Angelos' Stand Means Blow to Bottom Line for Ballpark Businesses
Mar. 30, 1995
BALTIMORE (AP) _ To some, the stand by Orioles owner Peter G. Angelos against replacement players represents the moral high ground over the hallowed baseball diamond.
But to the owners of businesses around Oriole Park at Camden Yards and their employees, Angelos' stand is a blow to the bottom line.
According to state economic officials, fans spend more than $226 million on everything from baseballs to beer and hotel rooms to hot dogs during the 81 home games at Camden Yards each year, resulting in more than $77 million in income for the equivalent of more than 2,300 full-time employees.
You don't have to tell that to Vince Poist.
The baseball season used to make up 70 percent of his receipts at Pickles Pub, just 150 feet from the ballpark.
``Right now I'm just kind of hanging on, watching the news every day,'' he said. ``I took a big hit last year. We've been just kind of scraping by to get through the winter.
``I'm incredibly frustrated about this. I really don't know what they're arguing about anymore,'' Poist said.
One of Poist's bartenders took to the tavern's roof for 35 days last year to protest the strike and its effect on people who worked in or around baseball stadiums. Eric Cotton got nationwide attention for the stunt and free beer for a time.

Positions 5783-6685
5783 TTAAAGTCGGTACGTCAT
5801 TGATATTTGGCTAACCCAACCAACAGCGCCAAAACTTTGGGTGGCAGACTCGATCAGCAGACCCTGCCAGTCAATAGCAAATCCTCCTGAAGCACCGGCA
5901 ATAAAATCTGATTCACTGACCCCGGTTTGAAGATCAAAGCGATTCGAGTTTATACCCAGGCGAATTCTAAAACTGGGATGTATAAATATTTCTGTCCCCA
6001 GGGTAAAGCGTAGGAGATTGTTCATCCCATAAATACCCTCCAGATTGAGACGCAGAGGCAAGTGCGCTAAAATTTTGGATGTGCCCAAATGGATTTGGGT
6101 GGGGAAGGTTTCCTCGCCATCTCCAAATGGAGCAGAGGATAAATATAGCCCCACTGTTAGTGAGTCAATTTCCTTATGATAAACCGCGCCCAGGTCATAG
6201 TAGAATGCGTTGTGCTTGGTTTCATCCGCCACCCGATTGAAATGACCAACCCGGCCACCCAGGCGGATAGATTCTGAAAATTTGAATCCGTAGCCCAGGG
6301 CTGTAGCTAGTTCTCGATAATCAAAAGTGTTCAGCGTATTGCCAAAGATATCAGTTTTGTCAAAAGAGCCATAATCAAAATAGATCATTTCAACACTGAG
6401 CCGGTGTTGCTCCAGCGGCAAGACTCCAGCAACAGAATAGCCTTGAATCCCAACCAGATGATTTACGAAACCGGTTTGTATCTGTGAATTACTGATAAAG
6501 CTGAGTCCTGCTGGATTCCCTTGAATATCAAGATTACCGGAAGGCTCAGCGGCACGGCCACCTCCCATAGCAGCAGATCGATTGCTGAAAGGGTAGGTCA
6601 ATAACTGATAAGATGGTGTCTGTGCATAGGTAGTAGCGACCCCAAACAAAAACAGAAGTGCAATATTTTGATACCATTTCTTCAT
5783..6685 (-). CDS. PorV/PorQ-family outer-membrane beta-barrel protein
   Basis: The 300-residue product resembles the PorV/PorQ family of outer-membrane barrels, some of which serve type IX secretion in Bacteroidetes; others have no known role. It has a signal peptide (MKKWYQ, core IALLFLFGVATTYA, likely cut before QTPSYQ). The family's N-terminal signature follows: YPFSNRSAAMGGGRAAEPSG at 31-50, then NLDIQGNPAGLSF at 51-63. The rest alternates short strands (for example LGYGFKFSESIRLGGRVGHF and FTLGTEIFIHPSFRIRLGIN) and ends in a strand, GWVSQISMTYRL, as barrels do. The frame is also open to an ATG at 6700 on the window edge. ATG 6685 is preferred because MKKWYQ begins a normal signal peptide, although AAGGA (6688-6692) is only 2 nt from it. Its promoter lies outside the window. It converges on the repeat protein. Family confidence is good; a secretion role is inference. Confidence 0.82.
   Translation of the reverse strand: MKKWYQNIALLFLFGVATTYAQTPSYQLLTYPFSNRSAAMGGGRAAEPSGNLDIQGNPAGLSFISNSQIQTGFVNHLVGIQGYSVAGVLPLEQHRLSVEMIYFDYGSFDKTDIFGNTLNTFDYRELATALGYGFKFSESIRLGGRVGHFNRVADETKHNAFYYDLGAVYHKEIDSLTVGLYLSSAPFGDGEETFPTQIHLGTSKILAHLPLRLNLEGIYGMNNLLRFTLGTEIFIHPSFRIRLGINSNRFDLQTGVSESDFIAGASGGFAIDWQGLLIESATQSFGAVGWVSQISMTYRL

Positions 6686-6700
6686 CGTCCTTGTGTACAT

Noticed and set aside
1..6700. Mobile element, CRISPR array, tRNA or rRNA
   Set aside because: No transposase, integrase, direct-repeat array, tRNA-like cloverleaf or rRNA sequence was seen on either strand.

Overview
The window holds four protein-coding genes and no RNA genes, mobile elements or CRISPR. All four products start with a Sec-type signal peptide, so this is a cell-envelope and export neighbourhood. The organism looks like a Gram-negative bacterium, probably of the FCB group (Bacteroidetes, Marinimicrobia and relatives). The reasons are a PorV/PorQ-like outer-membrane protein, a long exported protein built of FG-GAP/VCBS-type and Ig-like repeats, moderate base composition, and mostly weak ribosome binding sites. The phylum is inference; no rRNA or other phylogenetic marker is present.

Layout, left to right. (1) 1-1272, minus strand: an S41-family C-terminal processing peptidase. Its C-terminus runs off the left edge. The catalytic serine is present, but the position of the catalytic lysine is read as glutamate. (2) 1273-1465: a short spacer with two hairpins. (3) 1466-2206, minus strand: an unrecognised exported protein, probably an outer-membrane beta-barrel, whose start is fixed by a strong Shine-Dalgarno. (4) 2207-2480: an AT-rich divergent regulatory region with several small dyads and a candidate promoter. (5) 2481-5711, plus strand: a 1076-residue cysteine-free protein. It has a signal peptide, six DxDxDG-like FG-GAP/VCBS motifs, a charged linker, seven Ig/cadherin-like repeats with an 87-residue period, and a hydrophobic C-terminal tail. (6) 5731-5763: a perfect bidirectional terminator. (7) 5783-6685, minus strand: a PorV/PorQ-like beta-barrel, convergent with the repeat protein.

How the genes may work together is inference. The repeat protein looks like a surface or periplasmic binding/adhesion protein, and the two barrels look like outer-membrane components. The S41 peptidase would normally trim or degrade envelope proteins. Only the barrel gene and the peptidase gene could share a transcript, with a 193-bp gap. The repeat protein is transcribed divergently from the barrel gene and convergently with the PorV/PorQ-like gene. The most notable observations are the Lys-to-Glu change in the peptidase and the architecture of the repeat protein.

But when the season was called, Cotton was out of a job _ and out of about $500 in wages and tips a week. The income he lost from the strike-shortened season forced Cotton to drop out of graduate school for a semester.
The strike's effect on him has reluctantly turned him against Angelos, the only owner not fielding a replacement team.
Replacement baseball would mean at least some income for people like him, Cotton said.
``I've always been one for the dark horse,'' Cotton said. ``But when it affects other people like this, it's catastrophic.''
At the Stouffer Renaissance Harborplace Hotel, the baseball strike means losing the 50 rooms away teams reserve for the 81 games each season in Baltimore, not to mention the rooms that fans reserve, said General Manager Gary A. Oster.
``All of the major league teams stay at our hotel,'' Oster said. ``It's pretty depressing to see baseball not playing at the Yard this year.''
Home games also result in millions of dollars in income for the state and the city of Baltimore.
The baseball season generates more than $15.8 million in state and local income from taxes ranging from income to amusement.
The state also draws about $10 million per year in lease payments from the Orioles and a percentage of the team's take on everything from tickets to skybox rentals, said Bruce Hoffman, executive director of the Maryland Stadium Authority.
``When they're doing very well, so are we,'' Hoffman said.
The authority rents out the stadium for other related events.
``We have weddings and bar mitzvahs, and you name it,'' Hoffman said. ``But it certainly does not compare with the revenues when we've got baseball.''
For Ted Saffran, ushering at the ballpark has been a hobby of sorts since he started doing so during the first game of the 1966 World Series at Memorial Stadium.
Unlike some of the college students and younger people who work alongside him, Saffran has never depended on the income to survive. But now that he has retired, the ushering income is a cushion he'd like to have, Saffran said.
Monday, Saffran will be playing with his grandchildren instead of showing people to their seats at Camden Yards. But the ballpark won't be far from his mind.
``It's the first Monday in April. We should be there,'' Saffran said. ``It's starting to feel like baseball again and I'm ready to go.''
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